The Scafell course did revisit some ground on Glaramara on day 2. Some folks suggested that we could have gone further into the Haystacks area or Ennerdale and not used this side of the valley again. Some very early versions of the Scafell did use Ennerdale and Robinson’s Cairn, but new planting caused access issues, so we kept out of the area in the end and by version 21 of the courses, we had forgotten that it was ever part of the plan.
So it is over for us. The controls were all in by 6pm thanks to all the volunteers. We will have to help next year because the helpers are such a wonderful bunch of warm characters but then maybe Julie will go back to petitioning for the return of KLETs and John will run Fairfield.
We love the event and have learned so much from Dan and Karen. They are hugely knowledgeable and thorough, but kind and thoughtful controllers. Thank you to all of the helpers for their warm welcome back to the team and to Roger and Stephen for asking us.
The two of us met on a start line and have always been happiest running Mountain Marathons together. This was the best thing that we have ever done!
John and Julie Ferris Worth
Report from Controllers
We are finding it hard to think of much to comment on, which is hopefully the sign of a successful and enjoyable event. Course winning times seemed about right – mostly slightly shorter than advertised, but that is probably a good thing given the fact many people are less mountain-fit than in a normal year. The trialling of the tracker technology this year provided some entertainment, but sadly also exposed a number of out-of-bounds and uncrossable wall infringements. We try our best to make the map as clear as possible and perhaps the usual practice of having blank maps available to study at registration would have helped, but in the end, there is only so much we as controllers can do.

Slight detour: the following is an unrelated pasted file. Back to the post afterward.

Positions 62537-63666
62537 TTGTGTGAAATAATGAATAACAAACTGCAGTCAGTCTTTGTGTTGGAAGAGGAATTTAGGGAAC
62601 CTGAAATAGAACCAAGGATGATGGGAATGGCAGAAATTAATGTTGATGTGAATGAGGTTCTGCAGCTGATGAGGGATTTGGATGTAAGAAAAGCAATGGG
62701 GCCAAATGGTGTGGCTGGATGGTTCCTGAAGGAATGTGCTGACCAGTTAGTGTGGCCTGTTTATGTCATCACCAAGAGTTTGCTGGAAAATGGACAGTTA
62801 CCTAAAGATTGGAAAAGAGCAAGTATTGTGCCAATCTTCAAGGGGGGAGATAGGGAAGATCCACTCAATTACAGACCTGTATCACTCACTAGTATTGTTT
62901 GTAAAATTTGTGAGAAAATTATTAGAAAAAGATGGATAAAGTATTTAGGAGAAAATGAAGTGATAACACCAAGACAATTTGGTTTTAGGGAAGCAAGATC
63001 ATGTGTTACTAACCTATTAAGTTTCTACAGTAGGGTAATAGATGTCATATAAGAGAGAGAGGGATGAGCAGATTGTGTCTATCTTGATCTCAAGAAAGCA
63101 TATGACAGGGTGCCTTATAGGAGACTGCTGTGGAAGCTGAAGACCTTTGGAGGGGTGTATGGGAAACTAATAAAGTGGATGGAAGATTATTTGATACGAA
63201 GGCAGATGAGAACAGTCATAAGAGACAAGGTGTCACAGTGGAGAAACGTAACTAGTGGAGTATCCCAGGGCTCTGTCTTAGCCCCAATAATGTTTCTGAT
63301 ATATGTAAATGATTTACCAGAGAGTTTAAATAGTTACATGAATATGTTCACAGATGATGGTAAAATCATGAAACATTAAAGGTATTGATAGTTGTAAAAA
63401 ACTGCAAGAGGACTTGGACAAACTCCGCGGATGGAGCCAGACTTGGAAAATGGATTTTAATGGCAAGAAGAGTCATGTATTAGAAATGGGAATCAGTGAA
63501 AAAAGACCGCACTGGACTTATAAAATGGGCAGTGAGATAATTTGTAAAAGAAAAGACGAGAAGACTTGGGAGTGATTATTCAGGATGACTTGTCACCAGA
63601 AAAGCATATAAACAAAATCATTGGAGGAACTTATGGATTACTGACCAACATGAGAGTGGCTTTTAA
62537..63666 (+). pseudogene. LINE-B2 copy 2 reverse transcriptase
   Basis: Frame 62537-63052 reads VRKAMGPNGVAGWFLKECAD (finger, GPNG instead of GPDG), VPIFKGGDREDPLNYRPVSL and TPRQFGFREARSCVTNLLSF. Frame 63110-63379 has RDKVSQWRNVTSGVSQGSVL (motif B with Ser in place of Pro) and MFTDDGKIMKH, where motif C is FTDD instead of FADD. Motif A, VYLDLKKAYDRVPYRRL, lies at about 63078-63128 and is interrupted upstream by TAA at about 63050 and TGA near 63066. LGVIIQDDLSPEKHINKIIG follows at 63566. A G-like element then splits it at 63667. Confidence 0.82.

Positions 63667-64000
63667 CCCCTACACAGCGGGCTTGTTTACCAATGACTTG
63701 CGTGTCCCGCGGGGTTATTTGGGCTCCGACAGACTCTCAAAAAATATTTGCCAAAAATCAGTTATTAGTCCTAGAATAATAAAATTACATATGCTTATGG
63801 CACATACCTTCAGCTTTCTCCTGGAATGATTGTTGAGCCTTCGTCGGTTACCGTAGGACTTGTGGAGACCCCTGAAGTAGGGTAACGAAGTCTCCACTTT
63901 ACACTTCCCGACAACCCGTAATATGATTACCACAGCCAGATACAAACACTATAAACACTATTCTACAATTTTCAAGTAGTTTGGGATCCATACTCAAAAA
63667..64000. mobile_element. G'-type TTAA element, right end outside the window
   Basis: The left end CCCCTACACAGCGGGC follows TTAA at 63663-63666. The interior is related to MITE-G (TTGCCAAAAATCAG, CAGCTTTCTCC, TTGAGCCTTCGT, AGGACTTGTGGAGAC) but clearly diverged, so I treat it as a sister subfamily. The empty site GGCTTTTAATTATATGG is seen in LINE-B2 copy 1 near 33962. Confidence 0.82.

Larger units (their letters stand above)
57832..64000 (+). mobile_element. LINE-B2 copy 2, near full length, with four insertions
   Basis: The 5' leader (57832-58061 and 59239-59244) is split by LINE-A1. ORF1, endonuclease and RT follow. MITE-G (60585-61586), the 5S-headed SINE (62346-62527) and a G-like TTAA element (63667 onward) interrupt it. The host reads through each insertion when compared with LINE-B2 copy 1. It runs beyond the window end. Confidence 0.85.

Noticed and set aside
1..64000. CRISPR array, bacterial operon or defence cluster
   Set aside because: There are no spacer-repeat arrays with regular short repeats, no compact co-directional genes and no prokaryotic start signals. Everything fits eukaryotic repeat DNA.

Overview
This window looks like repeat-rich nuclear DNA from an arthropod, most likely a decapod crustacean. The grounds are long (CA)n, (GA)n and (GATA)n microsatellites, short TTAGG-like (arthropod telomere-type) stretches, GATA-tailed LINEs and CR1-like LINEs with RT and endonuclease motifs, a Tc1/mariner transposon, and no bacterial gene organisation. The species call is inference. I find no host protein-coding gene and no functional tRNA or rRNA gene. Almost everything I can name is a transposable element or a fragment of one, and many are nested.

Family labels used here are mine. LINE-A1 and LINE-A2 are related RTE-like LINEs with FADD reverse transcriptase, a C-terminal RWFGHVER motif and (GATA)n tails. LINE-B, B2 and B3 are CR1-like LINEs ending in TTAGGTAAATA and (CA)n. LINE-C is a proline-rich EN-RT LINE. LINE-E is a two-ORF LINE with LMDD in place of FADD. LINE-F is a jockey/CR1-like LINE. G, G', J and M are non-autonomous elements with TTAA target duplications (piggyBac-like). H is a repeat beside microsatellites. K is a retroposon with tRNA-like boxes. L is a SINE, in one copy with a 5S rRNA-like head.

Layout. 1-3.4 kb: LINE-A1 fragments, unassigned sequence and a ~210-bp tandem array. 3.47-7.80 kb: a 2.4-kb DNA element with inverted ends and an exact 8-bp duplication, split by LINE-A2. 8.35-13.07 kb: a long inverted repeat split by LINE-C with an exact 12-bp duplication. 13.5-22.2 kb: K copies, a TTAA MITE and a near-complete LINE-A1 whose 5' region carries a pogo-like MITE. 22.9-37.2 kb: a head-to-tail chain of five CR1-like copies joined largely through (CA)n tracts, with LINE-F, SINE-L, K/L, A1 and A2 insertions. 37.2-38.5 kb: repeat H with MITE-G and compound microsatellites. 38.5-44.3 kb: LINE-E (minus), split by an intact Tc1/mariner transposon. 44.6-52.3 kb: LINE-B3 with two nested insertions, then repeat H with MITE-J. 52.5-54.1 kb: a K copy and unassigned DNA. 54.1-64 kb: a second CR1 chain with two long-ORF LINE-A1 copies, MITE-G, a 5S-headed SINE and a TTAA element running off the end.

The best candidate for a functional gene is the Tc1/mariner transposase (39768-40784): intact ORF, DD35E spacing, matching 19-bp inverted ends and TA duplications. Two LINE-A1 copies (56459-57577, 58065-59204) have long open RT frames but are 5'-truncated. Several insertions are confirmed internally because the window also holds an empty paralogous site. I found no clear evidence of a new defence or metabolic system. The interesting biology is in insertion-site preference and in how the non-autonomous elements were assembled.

This is our fourth year of involvement in the Saunders, and while each year has thrown up its own problems, a pandemic was not one we had ever imagined. The day before the first lockdown was announced we were out checking the control sites around Robinson in beautiful sunshine, still unable to believe that an event four months later would have to be cancelled. There were occasional glimmers of hope in late spring, but it was not to be. Fortunately, the planned event centre and overnight camp could still be used for the 2021 version so no significant changes to the courses were needed. When we re-checked the control sites this year some of the small piles of stones, we use to identify them needed excavating from the grass and there were one or two additional changes to the map needed but mostly it was a matter of picking things up where we left off.
We think that John and Julie, the planners, produced some really good courses and were great to work with. The two of us are lucky to have the flexibility to choose nice days be out on the fells checking sites. With work commitments, John and Julie don’t have this luxury and suffered some pretty awful weather but still remained cheerful and enthusiastic throughout the planning process.
Finally, a huge thanks to Roger, Stephen and the whole organisational team for making the event happen – we know from other events we are involved in how difficult Covid has made things. Despite this we feel that the event still had the traditional Saunders feel which was so nice to see
Karen and Dan Parker
9 July 2021